A Virginia Coast Guardswoman is celebrating a historic milestone in her military career.
After being promoted to the rank of lieutenant commander, Chanel Lee became the first African American female pilot in the Coast Guard to be sent to flight school and the first to fly an MH-60 Seahawk helicopter.
Lee, of Richmond, Virginia, is one of five African American female pilots in the Coast Guard nationwide. During her July 25 ranking ceremony, Lee claimed she felt “blessed and fortunate” to have her loved ones by her side.
She credited “all the people that were there with me through those moments when I thought maybe my career might be over, or I might not be able to do all the things that I had aspired to do,” reported WTVR.
“So to be able to stand here on the other side of it and actually have each of those people here to share with me is just, it’s beyond a blessing,” she added. “I really can’t even put it into words.”
Lee’s socially distanced ceremony, attended by guests wearing face masks, took place in the backyard of her mother’s home.
Just before the ceremony, Lee completed a tour in San Diego as the Guard’s assistant engineering division chief in efforts to manage Southern California wildfires. In a prior mission, she contributed to the relief efforts after the 2018 mudslides.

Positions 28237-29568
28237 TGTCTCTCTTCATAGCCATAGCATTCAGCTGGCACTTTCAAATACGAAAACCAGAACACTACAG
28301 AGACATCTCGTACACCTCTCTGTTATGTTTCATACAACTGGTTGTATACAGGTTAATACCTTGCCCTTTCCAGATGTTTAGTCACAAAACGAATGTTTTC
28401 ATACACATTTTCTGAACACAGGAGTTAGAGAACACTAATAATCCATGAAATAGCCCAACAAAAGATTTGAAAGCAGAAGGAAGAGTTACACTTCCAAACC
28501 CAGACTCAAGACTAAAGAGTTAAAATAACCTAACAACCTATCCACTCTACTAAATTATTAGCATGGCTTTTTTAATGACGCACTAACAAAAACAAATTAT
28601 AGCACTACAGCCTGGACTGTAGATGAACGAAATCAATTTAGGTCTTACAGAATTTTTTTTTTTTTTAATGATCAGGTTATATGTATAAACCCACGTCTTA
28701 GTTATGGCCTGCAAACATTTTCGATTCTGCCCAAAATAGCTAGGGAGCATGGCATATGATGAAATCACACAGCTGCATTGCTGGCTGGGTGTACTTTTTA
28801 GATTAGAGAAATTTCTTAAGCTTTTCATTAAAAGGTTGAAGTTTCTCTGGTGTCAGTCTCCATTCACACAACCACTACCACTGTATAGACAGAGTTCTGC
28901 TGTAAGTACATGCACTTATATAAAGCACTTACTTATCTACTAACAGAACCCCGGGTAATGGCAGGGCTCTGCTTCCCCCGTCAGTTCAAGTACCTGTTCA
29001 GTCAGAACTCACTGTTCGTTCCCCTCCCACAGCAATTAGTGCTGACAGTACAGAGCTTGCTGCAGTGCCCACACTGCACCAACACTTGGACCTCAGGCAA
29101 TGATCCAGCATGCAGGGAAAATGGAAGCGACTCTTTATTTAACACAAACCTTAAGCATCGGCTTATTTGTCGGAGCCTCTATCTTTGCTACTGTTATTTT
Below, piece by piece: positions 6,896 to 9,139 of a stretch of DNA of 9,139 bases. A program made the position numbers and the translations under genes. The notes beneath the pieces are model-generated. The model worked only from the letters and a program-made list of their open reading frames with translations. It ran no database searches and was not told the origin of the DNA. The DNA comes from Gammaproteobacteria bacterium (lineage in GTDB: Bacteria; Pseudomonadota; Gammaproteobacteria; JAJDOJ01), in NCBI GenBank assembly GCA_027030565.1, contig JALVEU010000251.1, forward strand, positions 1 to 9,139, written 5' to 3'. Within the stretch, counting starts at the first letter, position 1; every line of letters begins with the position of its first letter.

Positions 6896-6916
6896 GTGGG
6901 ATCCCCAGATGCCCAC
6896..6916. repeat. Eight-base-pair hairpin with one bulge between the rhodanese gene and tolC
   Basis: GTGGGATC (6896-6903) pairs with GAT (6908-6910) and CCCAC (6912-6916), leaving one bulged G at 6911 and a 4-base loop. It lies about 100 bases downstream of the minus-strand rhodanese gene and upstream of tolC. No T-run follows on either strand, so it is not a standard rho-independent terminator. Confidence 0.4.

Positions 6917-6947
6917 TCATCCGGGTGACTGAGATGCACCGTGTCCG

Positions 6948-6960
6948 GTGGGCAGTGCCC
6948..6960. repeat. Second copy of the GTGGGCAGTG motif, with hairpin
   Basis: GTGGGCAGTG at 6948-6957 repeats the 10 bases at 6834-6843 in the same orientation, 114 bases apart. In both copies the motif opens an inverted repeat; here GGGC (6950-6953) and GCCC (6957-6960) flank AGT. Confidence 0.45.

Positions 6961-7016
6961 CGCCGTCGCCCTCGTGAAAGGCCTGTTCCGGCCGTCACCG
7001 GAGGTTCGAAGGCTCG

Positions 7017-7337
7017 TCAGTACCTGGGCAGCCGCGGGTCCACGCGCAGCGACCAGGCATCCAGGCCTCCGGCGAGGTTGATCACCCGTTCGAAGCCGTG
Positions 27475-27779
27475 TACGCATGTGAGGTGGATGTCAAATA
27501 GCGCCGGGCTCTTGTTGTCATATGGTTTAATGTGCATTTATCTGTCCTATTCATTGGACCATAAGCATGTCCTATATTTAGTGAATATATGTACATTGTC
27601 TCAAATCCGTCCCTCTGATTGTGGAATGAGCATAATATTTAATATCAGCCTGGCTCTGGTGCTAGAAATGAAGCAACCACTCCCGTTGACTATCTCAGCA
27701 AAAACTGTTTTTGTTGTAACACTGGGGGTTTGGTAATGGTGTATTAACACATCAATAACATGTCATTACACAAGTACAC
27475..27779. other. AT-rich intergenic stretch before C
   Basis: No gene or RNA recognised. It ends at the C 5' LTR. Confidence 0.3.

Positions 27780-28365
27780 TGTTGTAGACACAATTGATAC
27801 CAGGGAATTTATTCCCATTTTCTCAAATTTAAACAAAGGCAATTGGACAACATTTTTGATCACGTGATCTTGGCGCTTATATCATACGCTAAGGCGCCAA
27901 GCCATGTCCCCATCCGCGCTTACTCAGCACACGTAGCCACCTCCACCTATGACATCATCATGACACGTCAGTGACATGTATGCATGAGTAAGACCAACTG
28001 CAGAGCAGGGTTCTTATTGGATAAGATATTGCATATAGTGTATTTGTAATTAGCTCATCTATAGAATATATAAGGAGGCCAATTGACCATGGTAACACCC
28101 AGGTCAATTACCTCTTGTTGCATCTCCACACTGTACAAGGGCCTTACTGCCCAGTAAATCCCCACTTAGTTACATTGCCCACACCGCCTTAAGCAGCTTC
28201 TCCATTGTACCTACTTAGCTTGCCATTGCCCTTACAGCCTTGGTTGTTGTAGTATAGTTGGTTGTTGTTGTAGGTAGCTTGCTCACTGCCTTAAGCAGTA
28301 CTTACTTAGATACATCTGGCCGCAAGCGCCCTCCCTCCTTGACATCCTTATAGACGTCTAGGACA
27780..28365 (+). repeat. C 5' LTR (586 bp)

Thinking back to the time of her enlistment, Lee credited the U.S. Coast Guard for its open-minded attitude.
“When I joined in 2003, the Coast Guard was the only branch that looked past my distinctive identity and offered me every opportunity that it presented everyone else,” Lee stated in a post on Facebook. “The Coast Guard dared me to soar as we conquered the most honorable missions.”
Coast Guard Commandant Admiral Paul Zukunft claimed it was imperative for the organization to “continue to evolve a culture that provides all individuals the opportunity to prosper, advance in their careers, and contribute to Coast Guard missions.”
In terms of her future ambitions, the trailblazing pilot is reaching for the stars—in the pilot’s seat and also in the classroom, as she’s enrolled at the Georgia Institute of Technology and hopes to earn a Masters degree in Aeronautical Structural Mechanics and Materials.
Ahead on the radar, she could be literally headed for the stars. “Space would be cool,” she said, referring to a possible career next step.
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